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Deadlines vs data security: how to find a balance for your business

Deadlines vs data security: how to find a balance for your business

Posted 01st October, 2021 by Sarah

Cybersecurity Month begins today and tsoHost is joining more than 40 countries across the world to raise awareness of the prevalence of cybercrime and just how dangerous it can be to individuals and businesses of all sizes.

Every year the organisers of Cybersecurity Month pick themes for the event.

This year these themes are:

• Think Before You Click #thinkB4Uclick

• Cyber first aid

• How to be cyber secure at home

In this blog we’ll touch on all of these elements as we look into how you can ensure you employ good cyber hygiene both personally and within your business without it having to take up too much of your valuable time.

This is one of the hottest topics in cyber security at the moment as a new study has just revealed that almost half of office workers under the age of 24 see cyber security practices as a hinderance and a shocking 31% admit to ignoring corporate security policies in order to meet their deadlines.

The study, carried out by HP, also discovered that IT workers often feel like they have no choice but to compromise cybersecurity in order to appease workers who complain about certain measures slowing down business processes.

Before we dive into the tips on how to balance cyber security with deadlines, we’ll briefly look into the cybercrime landscape, as it applies to small to medium businesses.

The cost of cybercrime to the UK’s SMEs

According to The Government’s Department for Digital, Culture, Media & Sport, 40% of the UK’s businesses experienced a cyber security breach or attack in 2020.

These figures may be greater in 2021, especially in certain parts of the country – the CEO of the National Cyber Security Centre has recently suggested that the likelihood of a Scottish company falling victim to a breach is now one in two.

“Cyber attackers are getting bolder and they’re starting to act with impunity,” he went on to tell The National newspaper.

So, what do these figures translate to in monetary terms?

Well, according to the DCMS, the average cost of a cyber-attack on a UK business is an eye-watering £8,460.

Put simply, it’s never been more important to ensure your cyber security practices are up to scratch.

4 tips for balancing good cyber hygiene with meeting deadlines

1. Streamline password security

Hackers will often try to crack the passwords of company employees in order to access everything from accounts and sensitive information to customer data.

Yet it’s thought that one in five employees in the UK still use weak passwords.

Weak passwords include:

• Default passwords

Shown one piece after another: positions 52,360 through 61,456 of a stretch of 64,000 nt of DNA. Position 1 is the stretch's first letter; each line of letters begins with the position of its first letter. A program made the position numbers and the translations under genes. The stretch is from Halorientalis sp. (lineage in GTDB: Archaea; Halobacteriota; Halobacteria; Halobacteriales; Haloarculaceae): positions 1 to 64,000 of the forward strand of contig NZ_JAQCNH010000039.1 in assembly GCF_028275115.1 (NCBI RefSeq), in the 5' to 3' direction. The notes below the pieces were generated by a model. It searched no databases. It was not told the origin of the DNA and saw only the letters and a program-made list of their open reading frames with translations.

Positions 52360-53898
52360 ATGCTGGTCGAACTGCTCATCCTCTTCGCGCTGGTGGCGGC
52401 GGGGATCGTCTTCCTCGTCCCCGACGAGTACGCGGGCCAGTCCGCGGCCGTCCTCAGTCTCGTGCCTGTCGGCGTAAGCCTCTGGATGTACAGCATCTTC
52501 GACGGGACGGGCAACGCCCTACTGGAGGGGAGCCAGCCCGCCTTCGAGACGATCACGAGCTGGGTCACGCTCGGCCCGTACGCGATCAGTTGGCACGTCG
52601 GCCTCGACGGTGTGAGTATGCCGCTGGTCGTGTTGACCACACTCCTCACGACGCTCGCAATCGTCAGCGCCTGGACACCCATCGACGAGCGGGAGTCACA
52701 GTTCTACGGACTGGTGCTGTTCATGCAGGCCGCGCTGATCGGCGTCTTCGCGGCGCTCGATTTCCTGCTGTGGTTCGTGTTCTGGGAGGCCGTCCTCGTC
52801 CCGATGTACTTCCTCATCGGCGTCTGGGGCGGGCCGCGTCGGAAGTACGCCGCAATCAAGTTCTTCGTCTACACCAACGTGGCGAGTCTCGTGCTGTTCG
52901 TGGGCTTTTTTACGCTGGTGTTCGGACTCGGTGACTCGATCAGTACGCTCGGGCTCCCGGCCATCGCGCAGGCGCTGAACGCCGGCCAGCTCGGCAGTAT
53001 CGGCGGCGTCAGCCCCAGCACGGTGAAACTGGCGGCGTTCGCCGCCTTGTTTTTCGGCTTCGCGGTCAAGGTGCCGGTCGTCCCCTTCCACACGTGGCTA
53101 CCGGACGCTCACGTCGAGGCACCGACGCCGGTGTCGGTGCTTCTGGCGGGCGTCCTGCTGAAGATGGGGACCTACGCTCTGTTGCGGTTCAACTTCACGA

• Common passwords like 123456 or qwerty

• Passwords that can easily be guessed like the name of a football club or fictional characters like superman

• Passwords that don’t include capital letters or special characters

However, consistently using a strong password can make it harder to remember them.

In fact, some reports suggest that the average Brit will waste 11 days and 17 hours remembering and resetting passwords in their lifetime.

In order to make it easier for yourself and your staff to commit to strong passwords you could:

• Introduce them to a trusted strong password generator so they can come up with super strong passwords like 0E$$$42LK7MAgoTriZ#x in seconds.

• Roll out a password manager across the company, so these strong passwords can be safely stored and quickly accessed.

2. Introduce two-factor authentication

In two-factor authentication, employees have to provide two pieces of evidence that prove they are who they say they are before they are given access to their emails or certain apps and websites.

For example, they may enter a password and then add a code that’s only available through an app on their mobile phone.

As a small business, you might think two factor authentication software is beyond your budget.

However, prices start at as little as £2 per employee a month.

Check out options like Okta and YubiKey.

3. Use threat detectors

It’s often easier to prevent a cyber attack than it is to recover from it.

So, while threat detection systems may seem like an expense you can’t afford, they could save you thousands in the long run.

You can get threat detection systems for everything from your company laptops to the websites you run.

At tsoHost, we offer Sucuri for websites.

Sucuri monitors your website for malware and comes with unlimited malware removal and Google blacklist monitoring, too. The top tier packages also give you a Web Application Firewall.

Best of all, Sucuri does the policing and purging for you – saving you time.

4. Take advantage of free training materials

Save time on developing your own cybersecurity material by harnessing the resources that exist on the web already.

The National Cyber Security Centre website is teeming with resources for small to medium businesses.

There are guides to:

• Backing up data

• Protecting your business from malware

• Keeping company smartphones safe

• Using passwords to protect data

• Avoiding phishing

And more.

Plus, of course, you can find a wealth of resources and training materials on the Cybersecurity Month website.


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